We arrive safely at the hospital and slither gracefully, or not so gracefully into the warm. We arrive at the department and a grey exhausted night shift nurse welcomes us. You could see the pause while her tired brain takes in that new patients have arrived. You can see the effort as she reaches down past her feet to summon up a tired smile that starts at the corner or her mouth and finally reaches her eyes.

We are told to wait. So we wait, a small group of women with their husbands, boyfriends or ‘significant others’. All dazed, frightened and worried. All still a little cold with snow melting off our shoes. Then within 10, 15 minutes at the most, Viv and the other women are checked in and shown to their beds. And I, with the other men are kindly but firmly escorted off the ward. We’ll phone you between 1 and 3 to let you know you can pick her up. And the small group of us wander off dazed back into the cold and ice.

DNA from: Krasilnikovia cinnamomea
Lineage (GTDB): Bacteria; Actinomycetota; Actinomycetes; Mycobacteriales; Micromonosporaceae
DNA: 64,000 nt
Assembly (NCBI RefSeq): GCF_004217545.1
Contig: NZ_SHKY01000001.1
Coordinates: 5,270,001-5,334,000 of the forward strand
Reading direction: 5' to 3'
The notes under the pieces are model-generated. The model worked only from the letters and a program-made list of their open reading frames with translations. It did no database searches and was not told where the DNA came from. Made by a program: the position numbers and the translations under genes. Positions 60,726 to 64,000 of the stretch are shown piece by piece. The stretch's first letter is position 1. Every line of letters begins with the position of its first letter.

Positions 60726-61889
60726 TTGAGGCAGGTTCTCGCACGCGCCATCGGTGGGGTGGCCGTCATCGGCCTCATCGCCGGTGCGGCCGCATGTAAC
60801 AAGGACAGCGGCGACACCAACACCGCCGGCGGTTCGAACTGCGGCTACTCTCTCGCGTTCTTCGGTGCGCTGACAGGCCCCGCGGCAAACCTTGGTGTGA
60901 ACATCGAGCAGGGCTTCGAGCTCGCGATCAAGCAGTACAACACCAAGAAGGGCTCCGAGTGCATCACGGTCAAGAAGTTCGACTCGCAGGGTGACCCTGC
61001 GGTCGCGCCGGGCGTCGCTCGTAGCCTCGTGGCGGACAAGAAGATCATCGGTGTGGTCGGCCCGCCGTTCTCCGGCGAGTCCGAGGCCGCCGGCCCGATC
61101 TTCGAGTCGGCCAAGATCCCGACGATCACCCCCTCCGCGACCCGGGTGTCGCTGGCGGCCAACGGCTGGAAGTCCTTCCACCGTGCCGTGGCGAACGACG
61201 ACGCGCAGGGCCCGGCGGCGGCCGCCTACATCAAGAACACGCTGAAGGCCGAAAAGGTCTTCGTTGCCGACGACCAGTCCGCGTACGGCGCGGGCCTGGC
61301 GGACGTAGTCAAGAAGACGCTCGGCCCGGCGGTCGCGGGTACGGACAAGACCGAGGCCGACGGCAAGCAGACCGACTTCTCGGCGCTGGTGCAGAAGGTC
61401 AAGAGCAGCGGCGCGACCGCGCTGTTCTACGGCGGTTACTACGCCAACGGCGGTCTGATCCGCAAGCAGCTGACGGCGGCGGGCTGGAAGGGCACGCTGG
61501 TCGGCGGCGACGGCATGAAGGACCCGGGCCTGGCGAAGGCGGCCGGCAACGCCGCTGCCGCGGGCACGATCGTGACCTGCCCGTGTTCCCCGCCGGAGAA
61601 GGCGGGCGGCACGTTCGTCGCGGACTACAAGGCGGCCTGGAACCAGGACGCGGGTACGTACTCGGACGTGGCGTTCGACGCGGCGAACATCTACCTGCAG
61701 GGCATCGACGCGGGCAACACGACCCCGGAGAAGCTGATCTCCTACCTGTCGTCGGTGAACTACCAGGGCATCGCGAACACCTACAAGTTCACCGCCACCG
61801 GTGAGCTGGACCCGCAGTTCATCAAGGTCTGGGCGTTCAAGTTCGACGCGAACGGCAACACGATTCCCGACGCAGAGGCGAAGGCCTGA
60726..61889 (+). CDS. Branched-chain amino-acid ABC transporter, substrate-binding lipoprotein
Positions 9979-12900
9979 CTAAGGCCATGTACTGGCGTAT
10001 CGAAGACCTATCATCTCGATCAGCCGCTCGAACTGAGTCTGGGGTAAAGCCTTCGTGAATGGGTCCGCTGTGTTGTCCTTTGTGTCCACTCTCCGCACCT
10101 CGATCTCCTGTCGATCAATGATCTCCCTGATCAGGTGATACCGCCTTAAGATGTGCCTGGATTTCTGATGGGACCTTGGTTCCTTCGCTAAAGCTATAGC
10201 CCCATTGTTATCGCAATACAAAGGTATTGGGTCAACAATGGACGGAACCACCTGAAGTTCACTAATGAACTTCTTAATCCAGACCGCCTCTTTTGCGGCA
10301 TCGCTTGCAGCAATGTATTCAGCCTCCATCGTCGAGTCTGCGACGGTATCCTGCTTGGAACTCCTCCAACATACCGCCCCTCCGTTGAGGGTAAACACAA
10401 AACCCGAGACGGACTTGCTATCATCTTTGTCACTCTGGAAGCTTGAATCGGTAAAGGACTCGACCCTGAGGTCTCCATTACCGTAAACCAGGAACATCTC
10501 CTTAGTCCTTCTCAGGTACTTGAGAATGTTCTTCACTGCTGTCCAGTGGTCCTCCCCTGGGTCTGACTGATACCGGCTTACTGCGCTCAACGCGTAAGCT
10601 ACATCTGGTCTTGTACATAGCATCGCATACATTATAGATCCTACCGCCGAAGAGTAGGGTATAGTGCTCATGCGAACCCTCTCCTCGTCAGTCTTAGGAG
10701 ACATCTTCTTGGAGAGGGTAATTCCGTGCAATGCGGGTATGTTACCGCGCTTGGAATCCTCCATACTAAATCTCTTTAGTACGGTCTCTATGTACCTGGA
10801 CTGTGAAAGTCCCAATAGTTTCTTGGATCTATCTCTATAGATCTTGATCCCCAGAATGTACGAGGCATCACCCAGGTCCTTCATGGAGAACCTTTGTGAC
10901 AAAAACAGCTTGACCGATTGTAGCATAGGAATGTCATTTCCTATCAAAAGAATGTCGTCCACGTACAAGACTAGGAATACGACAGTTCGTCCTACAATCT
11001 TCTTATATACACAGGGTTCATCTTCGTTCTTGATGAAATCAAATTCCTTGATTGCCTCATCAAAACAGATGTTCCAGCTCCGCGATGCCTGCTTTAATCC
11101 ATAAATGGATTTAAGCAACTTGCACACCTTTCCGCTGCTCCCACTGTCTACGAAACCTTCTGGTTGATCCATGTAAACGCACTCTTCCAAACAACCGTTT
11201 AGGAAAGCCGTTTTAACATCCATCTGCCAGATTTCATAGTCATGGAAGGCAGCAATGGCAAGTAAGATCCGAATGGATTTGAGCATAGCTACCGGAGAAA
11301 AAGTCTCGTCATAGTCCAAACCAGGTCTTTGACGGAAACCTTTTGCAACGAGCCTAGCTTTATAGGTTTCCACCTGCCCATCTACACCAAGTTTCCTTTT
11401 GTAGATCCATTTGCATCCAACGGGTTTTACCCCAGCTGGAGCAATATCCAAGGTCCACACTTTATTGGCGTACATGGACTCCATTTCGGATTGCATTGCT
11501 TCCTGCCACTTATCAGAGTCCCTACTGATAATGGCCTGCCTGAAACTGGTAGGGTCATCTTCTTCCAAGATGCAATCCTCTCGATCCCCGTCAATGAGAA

And Viv wasn’t home that night, there were complications, there always are. But she is home now. But I still need peace.

We need peace. I need peace.

Peace.

Peace is a key theme for Christmas. I decided to get the shopping in before Viv came home, while I could still leave the house unattended. And I found peace. I saw peace on Christmas cards in the supermarket.

I saw the word, and a dove or a mother and child, I stepped back to admire and soak up the peaceful scene …. and bumped into the basket of the person behind me; who bumped the person with the overfull trolley next to them. And the bubble is burst.

We talk about peace, we long for peace but we don’t seem to have a clue about how to go about getting it. So we spend and spend, and spend some more …. just in case. In case of what, I’m not quite sure.

We fill our baskets and cars with more food than any person can eat. We buy presents and so much more. We fill our homes and then go out for more.

I need peace, the people in that supermarket need peace, our world needs peace. Peace is an ideal and seems to stay just out of reach. But it doesn’t have to be like that.